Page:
Broad Top Township (PA, US) reported on Jan. 25 that it has applied Composite Advantage’s (Dayton, OH, US) FiberSPAN fiber-reinforced polymer bridge deck product to repurpose an abandoned trestle bridge. The bridge is a key component of a 6.4-km span of public trail connecting Hopewell and Tatesville, counties that intersect with two public parks. The project is part of the Rails-To-Trail Conservancy effort to revive unused rail corridors nationwide to support a growing network of recreational trails.
Design requirements dictated support on just two girders spaced at 3m, along with a 127-mm bridge deck depth needed to meet deflection criteria. CA technicians molded an additional 51-mm step to the bottom of the deck at each girder location.
“Unlike conventional bridge decks, old structures like the H&BT trestle bridge use girder flanges with rivet heads on top,” says Scott Reeve, president of CA. “To properly seat the FRP deck, we molded a spacer into the structure to ensure the deck would clear the rivet heads. The design flexibility of FiberSPAN allows us to effectively tackle these types of engineering challenges.”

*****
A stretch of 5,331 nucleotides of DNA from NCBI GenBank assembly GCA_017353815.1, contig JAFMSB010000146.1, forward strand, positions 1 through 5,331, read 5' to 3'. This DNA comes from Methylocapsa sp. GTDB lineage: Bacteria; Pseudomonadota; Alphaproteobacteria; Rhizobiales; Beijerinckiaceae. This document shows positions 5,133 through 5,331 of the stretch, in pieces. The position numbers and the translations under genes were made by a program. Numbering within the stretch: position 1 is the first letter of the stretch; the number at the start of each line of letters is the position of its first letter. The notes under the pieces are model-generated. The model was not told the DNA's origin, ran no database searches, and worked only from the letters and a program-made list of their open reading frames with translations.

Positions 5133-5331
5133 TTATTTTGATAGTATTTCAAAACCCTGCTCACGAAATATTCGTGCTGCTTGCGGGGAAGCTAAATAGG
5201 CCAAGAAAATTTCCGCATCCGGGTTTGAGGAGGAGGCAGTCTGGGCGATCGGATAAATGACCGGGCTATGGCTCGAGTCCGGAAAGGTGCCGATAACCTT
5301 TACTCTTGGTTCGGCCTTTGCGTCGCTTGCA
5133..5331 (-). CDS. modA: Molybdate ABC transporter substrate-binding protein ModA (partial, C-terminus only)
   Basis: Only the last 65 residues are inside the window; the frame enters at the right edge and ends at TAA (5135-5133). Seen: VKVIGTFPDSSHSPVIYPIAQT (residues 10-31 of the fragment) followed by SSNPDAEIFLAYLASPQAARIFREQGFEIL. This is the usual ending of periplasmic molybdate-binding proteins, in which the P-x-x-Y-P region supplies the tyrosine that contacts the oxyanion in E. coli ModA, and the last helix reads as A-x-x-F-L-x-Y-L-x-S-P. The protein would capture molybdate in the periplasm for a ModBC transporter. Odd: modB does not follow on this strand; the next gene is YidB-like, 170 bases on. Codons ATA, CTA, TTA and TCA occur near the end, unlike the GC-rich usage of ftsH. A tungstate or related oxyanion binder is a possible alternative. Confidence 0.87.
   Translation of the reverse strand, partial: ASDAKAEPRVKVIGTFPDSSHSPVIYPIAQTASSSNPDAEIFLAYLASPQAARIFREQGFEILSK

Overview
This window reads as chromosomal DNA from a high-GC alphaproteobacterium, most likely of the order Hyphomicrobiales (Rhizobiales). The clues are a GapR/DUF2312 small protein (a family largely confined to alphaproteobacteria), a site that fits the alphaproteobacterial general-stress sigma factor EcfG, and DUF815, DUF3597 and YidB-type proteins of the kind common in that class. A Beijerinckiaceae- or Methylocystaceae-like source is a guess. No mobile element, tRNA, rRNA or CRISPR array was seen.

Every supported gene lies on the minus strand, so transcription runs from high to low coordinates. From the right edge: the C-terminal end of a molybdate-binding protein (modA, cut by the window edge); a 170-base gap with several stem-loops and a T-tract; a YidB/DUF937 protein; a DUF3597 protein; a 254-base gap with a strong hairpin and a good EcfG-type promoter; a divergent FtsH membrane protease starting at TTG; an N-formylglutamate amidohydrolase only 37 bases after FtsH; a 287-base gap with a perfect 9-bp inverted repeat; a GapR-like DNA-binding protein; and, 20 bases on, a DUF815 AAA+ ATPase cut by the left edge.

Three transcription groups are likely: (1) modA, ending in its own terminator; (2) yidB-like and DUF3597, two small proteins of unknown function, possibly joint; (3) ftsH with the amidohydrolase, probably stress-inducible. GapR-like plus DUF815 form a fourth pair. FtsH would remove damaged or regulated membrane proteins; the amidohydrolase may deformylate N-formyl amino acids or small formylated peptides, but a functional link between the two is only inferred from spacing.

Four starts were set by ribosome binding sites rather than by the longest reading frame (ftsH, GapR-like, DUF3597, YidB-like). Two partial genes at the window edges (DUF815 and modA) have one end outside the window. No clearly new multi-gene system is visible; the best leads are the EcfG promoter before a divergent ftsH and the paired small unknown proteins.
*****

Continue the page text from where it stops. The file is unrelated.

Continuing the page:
A Broad Top Township construction crew bolted down the FRP deck panels to threaded shear studs welded to the tops of the girders. CA provided a flat seating surface for a seamless, integrated fit inside the rivets along the structure’s girders. Fifteen FRP deck panels took just three days to install. CA integrally molded steel box tubing inside its FRP sandwich panels to provide a high-strength load path and support railing posts.
The H&BT trestle bridge and trail segment opened to the public in November 2014. The 107m long, 4m wide structure spans a gorge providing safe access to the region’s natural attractions.
Composite Advantage is a manufacturer of very large FRP composite parts, up to 30m, for structurally demanding applications and corrosive environments.
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